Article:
The lights flicker and the audience begins to settle into their seats: the show is about to start. As the curtain rises, the spotlight fixes on a figure at the corner of the stage. But it isn't the lead actor coming to deliver his opening lines. This figure, this silent player, is Chuck Daube, the sign language interpreter.
Daube is no stranger to the stage. After 35 years of interpreting, he has completed more than 300 performances all across the U.S. and in London.
- Chuck Daube interprets a show at the IRT for the deaf and hard of hearing.
Daube's journey into interpreting began in 1978. After graduating from Gallaudet University with a Master's degree in Deaf Education, Daube had been teaching at the Indiana School for the Deaf for six years. Wanting to share his passion for theater with his students, Daube contacted the Indiana Repertory Theater to ask if he could interpret an upcoming performance ofThe Taming of the Shrew. The IRT refused, saying that an interpreter would be too distracting for the rest of the audience.
In classic Chuck Daube fashion, he took his class to the show anyway. With his students sitting behind him, Daube silently conveyed the plot to them between scenes. Eventually, the IRT allowed Daube to interpret a matinee performance, which turned out to be a great success, and he has interpreted hundreds of shows there ever since.
In 1989, Daube attended a choral music festival in Seattle. While there, he observed several interpreters performing songs with the choral groups. "I thought, 'I can do that,'" Daube says. Soon after, he began interpreting for the Indianapolis Men's Chorus, a job he has enjoyed for the last 23 years.
"The Men's Chorus opened a lot of doors," Daube explains. His success led to his interpreting all the Broadway Across America shows at Clowes Hall and the Murat Theater.
Despite having a résumé that any actor would die for, Daube's role in the theater may often be overlooked. "We're like signing actors. But we don't want to steal the show," he says. Like actors, the interpreter must develop characters that will bring the performance to life. "There's an art to it... It requires a lot of prep and a lot of practice." Daube says. "You've got to love music and you've got to love theater and you've got to have the stage bug."
Daube explains that since sign language is a visual language, interpreters must rely on facial expressions and body language to convey the emotions acted out on stage.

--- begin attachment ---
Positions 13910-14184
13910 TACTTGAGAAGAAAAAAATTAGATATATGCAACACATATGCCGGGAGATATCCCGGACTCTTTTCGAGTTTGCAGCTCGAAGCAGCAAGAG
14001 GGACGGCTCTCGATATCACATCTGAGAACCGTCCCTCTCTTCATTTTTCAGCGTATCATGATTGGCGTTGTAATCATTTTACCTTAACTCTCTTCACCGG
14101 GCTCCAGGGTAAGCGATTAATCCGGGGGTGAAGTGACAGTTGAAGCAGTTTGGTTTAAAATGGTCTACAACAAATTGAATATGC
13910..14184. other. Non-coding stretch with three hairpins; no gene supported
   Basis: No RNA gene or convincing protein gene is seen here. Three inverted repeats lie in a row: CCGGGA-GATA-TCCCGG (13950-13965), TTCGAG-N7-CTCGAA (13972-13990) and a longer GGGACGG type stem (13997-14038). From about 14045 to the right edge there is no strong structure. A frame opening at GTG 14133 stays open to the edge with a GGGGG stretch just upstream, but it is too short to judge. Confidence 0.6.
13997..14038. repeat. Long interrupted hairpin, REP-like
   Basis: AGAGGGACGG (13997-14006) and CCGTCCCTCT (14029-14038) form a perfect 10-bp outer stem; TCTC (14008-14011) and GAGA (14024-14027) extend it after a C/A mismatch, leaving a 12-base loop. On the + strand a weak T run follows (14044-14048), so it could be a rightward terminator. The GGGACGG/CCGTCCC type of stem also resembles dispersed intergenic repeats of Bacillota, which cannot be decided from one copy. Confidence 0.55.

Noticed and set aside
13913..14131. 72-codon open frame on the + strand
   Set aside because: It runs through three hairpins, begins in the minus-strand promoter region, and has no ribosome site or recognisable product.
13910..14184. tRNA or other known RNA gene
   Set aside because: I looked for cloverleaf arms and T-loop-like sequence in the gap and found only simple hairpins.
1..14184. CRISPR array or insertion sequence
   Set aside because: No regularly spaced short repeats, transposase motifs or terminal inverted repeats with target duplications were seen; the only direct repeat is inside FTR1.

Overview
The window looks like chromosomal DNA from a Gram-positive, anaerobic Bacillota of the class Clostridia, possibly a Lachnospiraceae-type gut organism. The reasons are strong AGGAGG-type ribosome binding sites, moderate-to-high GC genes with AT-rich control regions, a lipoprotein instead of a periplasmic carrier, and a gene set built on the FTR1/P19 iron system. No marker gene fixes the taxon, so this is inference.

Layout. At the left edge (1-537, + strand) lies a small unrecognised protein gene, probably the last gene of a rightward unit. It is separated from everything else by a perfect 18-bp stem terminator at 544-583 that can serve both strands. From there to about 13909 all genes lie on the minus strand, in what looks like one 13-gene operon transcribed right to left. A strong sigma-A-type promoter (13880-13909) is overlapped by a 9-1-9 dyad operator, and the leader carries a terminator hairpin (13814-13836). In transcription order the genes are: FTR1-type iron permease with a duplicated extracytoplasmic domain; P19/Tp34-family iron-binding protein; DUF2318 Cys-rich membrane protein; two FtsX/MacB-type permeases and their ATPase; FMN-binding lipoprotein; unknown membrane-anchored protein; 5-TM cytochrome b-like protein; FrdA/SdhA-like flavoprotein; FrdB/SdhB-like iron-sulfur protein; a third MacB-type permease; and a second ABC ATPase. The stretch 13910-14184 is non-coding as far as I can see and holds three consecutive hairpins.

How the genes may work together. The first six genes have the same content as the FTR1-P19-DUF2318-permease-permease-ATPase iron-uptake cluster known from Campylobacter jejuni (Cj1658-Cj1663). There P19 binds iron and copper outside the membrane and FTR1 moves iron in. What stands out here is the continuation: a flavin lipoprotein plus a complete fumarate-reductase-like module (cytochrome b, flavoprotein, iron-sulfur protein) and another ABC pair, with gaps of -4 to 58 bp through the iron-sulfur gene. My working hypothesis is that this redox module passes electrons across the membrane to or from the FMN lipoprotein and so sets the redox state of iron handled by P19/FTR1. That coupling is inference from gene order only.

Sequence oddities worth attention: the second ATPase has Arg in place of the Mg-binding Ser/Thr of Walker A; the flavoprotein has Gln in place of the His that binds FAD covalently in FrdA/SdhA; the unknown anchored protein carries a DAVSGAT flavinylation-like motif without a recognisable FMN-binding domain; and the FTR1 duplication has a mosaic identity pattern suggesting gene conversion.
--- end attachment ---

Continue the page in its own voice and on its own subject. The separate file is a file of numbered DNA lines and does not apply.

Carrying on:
In American Sign Language, the language used by most deaf and hard of hearing people in the U.S. and Canada, facial expressions are used for grammatical purposes, but also for expressing emotions.
"The hearing audience is able to understand the emotions of characters through an actor's voice. Interpreters must show emotions on the face and through their body language," Daube explains. "It's all about getting the face involved."
- Daube has been interpreting for the Indianapolis Men's Choir for 23 years.
One of Daube's favorite shows is Miss Saigon. He has interpreted it three times, once on Broadway when he was chosen from a group of interpreters attending a weeklong workshop at the Julliard School in New York.
He fondly remembers a duet in the show called "Sun and Moon" and his work with another interpreter to show the two different voices in the piece. "It was so visual... Moments like that are really amazing," Daube says. "They don't happen very often, but you try to make them as much as you can."
Another one of "those moments" happened when Daube was interpreting a show called Defending the Caveman, a comedy about the differences between men and women. He remembers looking into the audience during the show and seeing a deaf couple laughing and joking with each other. "I knew that they understood," Daube says.
- Daube interprets A Little Night Music at the IRT.
One of the biggest misconceptions about interpreters and their work in the theater is that they are distracting to the audience. Daube disagrees. "Many hearing people believe the interpreter enhances their experience," says Daube. "They can still understand the emotion on the interpreter's face even if they don't understand the signs." Daube says that interpreters help to add to the emotional experience of a show, not only for deaf people, but for the hearing audience as well.
Throughout his career as an interpreter, Daube has done performances ranging from Broadway shows to choral music to Shakespeare. He has come to realize the importance of portraying emotions and characters with depth and vividness and he has spent countless hours practicing and perfecting his craft. While his profession may often be misunderstood or overlooked, Daube considers himself an artist, a key player in the theater just as important as any of the actors, no matter how silent he may be.